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Season 4, Episode 1
Coal Country + Steve Earle

Steve-Earle-headshot-_photo-credit-Tom-Bejgrowicz_

Photo by Tom Bejgrowicz

Legendary songwriter Steve Earle has a long history advocating against the death penalty, and worked on a play about the issue called The Exonerated with its creators, Jessica Blank and Erik Jensen.

“I was involved with it as an activist, helping stage readings and as a producer of one reading,” Steve says. “And then I was in it twice as an actor when it finally went up in New York.”

So when Jessica and Erik asked if he would collaborate on a project based on the Upper Big Branch mine disaster, Steve quickly agreed. The three artists traveled to West Virginia to conduct interviews that would become the basis of the musical Coal Country. Like The Exonerated, this show is a piece of documentary theater.

“Basically it’s theater that’s created from the words of real people,” says playwright and actor Jessica Blank. “It’s not the sort of writing where we’re making things up. We’re taking 5-600 pages of interview transcripts and weaving and shaping them together into a forty-page play.”

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Photo by Diana Davis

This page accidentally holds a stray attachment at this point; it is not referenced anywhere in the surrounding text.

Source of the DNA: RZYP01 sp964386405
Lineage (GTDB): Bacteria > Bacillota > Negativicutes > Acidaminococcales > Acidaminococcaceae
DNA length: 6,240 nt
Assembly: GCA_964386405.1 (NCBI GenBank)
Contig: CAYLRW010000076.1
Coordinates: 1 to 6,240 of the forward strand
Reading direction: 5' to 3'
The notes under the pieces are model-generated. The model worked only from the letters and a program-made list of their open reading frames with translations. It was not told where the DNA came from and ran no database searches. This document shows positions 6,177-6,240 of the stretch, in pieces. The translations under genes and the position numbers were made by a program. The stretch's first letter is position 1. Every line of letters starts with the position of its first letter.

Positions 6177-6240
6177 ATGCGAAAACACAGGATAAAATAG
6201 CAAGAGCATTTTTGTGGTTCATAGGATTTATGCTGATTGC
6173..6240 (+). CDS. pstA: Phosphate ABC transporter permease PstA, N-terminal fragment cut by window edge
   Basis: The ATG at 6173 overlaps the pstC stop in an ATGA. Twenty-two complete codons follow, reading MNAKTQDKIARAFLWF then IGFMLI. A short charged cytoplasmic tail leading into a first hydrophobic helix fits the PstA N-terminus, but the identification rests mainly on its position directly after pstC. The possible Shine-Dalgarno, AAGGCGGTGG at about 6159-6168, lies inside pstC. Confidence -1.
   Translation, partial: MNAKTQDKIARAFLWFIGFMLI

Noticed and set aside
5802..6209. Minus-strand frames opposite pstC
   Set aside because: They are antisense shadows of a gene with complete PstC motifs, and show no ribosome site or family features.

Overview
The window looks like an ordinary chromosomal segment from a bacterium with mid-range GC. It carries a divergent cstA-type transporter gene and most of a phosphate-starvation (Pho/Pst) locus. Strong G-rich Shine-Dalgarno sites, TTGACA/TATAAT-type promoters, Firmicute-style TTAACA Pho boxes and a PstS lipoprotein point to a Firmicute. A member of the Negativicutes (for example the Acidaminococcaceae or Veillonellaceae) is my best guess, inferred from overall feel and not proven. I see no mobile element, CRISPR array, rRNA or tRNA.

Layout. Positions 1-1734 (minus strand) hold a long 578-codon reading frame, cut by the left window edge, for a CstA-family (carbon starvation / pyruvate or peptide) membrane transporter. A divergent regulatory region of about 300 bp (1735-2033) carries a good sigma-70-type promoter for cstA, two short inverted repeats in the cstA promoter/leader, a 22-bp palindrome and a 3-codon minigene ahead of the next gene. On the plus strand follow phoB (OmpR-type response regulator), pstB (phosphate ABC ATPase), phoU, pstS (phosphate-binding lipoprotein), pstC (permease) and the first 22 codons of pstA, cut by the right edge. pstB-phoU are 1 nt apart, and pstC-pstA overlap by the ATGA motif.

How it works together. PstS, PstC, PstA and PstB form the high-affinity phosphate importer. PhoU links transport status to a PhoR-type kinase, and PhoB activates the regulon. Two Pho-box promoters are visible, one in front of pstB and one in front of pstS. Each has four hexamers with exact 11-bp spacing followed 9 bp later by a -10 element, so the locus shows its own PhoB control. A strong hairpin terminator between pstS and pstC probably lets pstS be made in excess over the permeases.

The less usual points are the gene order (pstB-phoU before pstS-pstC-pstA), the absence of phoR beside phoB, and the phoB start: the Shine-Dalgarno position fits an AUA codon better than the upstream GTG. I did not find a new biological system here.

Coal Country also contains songs that Earle wrote in response to the stories, including “It’s About Blood,” which lists the names of each of the miners that died in the explosion.

“The listing of the twenty-nine names comes from a long tradition of protest marches. You know, ‘say their names,’” points out playwright and actor Erik Jensen. “And that was something Steve brought in one day…he started doing the names and I had tears coming out of my eyes and chills going up my spine at the same time.”

“It’s not just a list, it’s an invocation,” says Jessica. “When he says those twenty-nine names in the show every night he’s calling them in.”

For Steve this part of the show is especially difficult, though not because of any problems with his memory.

“I have a mental block about it. There’s a prompter at the back of the room and those names are there because I just couldn’t memorize them…I don’t use a prompter during my gigs. I still remember my songs,” says Steve. “I’m just terrified that if I left one out I’d never be able to forgive myself.”

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